Sheep and beef farmers Eugene and Pania King from Kiriroa Station at Matawai are combining their passion for the land with hard work and whanau support.
The couple have a longstanding connection with their family, their environment and their local community.
“We both grew up in rural New Zealand and a career in agriculture was inevitable,” Pania says.
“We’ve always been really passionate about the sector. There’s nothing else quite like it.”
Eugene and Pania met in 1992 while shearing. Not long after they started dating they found themselves packing their bags and setting off on a world trip using shearing to fund their travels.
“We were young and eager. All we wanted to do was see the world and shear sheep. And that’s exactly what we did,” Pania says.
“We sheared in Europe, across the United Kingdom and in Australia. But we also travelled across Asia and North America.
“I don’t think either of us expected to be travelling for 15 years,” she says.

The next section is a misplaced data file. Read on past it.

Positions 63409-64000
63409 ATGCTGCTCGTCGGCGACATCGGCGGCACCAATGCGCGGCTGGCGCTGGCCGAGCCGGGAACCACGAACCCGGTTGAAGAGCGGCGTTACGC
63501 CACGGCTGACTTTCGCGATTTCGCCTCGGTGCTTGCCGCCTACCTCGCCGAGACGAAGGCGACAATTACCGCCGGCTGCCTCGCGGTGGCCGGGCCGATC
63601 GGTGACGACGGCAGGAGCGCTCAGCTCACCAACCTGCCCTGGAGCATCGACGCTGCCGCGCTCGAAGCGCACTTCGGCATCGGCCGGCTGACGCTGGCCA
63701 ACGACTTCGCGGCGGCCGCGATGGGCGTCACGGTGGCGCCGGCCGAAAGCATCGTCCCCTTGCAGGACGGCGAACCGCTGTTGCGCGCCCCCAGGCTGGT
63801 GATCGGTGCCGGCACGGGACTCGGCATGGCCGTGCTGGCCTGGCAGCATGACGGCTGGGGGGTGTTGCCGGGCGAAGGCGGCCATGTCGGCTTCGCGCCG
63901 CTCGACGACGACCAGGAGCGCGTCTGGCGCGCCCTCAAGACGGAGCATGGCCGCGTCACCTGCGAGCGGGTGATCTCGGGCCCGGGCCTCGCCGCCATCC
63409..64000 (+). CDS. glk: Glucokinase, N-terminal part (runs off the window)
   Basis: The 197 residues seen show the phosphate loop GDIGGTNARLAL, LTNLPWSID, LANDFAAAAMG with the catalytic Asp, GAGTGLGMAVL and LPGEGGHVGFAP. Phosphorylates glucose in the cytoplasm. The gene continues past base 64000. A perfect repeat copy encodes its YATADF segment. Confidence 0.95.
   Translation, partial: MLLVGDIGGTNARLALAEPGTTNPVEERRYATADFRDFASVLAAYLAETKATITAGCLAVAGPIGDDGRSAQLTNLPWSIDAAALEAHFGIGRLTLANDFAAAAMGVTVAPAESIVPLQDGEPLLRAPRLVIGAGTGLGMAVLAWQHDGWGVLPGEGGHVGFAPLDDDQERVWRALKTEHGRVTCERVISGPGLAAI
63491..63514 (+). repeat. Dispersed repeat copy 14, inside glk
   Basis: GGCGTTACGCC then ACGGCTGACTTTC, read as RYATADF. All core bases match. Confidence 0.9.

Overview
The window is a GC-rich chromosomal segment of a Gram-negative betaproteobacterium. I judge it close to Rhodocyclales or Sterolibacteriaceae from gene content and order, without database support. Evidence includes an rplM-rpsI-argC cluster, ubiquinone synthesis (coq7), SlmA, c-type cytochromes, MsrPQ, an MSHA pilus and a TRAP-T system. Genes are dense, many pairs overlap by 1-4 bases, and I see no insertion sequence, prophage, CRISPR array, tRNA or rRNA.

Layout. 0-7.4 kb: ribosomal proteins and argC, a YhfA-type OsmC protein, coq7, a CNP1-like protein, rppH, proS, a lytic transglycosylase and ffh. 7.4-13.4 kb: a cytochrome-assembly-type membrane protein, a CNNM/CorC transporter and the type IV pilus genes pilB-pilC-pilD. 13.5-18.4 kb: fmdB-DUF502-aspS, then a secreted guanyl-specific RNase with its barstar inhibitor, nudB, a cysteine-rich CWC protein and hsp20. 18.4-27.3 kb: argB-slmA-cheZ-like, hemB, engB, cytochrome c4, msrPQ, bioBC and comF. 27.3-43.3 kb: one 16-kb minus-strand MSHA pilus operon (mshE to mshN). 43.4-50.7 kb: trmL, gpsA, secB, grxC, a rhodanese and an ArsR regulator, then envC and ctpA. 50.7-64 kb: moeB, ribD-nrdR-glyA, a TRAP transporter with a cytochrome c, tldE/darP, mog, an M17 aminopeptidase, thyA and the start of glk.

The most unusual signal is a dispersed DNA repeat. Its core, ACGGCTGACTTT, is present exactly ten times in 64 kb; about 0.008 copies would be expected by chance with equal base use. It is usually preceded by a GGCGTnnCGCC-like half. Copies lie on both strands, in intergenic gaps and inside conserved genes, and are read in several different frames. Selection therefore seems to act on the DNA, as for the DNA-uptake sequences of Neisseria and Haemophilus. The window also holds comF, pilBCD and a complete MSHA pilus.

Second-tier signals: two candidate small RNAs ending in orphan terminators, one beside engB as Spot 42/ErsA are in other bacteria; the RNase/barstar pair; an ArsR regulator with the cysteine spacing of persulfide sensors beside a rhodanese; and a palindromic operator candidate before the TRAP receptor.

But returning home was always on the cards – and so too was the goal of owning their own farm.
“We finished our shearing career in Taranaki with whanau.”
It was there their passion for economic, environmental and social sustainability was formed.
They farmed for 12 years with family on Mangaroa and Ruakaka Stations on the east coast of the North Island.
“Initially, we were farming with our family on a block in Mangaroa and Ruakaka.
The stock on Kiriroa include bulls and steers.
“People make places,” Pania says.
“And for that reason we make a big effort to support our local community.
“Without community you’ve got nothing really.
“Our rural communities are already small enough so it’s important that as farmers we support one another – whether that be a mid-year Christmas function or at the local rugby game or by just visiting a neighbour to see how they’re doing.
“We hear a lot about issues like mental health in the rural sector but the primary way we farmers are going to make an impact to these is by sustaining our communities,” she says.
“Sustainability is not just about knowing what the environmental impacts affecting the sector are and making improvements on-farm – we have to also remember to support the longevity of our whanau and our communities.”
Eugene and Pania say their next steps are to grow their business even more and future-proof it for their tamariki.